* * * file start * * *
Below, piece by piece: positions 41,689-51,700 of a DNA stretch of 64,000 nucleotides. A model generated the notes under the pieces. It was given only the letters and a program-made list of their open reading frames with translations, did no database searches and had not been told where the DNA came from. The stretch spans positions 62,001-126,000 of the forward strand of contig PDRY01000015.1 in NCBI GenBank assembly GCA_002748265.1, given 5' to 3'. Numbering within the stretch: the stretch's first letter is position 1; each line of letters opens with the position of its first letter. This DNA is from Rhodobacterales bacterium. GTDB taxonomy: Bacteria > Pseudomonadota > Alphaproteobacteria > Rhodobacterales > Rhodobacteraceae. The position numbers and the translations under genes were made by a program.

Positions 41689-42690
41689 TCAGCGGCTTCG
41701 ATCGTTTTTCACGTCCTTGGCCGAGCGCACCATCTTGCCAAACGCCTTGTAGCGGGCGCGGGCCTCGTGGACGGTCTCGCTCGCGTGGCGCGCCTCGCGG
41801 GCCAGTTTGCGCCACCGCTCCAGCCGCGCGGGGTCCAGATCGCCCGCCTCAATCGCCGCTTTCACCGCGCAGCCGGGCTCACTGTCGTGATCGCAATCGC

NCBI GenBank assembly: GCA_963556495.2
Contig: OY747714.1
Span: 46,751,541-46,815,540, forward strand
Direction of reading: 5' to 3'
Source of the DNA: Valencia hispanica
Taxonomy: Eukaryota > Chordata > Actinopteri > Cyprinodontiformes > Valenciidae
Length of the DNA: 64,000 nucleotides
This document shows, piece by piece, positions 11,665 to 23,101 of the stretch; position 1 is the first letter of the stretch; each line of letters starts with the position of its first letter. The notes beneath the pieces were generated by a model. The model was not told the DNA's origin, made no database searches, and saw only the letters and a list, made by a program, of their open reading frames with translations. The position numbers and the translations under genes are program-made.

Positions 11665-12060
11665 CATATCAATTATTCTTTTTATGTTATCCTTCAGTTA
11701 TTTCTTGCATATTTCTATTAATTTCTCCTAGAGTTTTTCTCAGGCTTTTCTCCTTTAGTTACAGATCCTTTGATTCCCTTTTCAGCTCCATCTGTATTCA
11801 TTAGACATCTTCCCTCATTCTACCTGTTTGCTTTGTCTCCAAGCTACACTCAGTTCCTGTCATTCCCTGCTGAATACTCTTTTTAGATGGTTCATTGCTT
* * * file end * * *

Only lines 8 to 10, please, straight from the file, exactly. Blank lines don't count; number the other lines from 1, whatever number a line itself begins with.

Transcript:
Span: 46,751,541-46,815,540, forward strand
Direction of reading: 5' to 3'
Source of the DNA: Valencia hispanica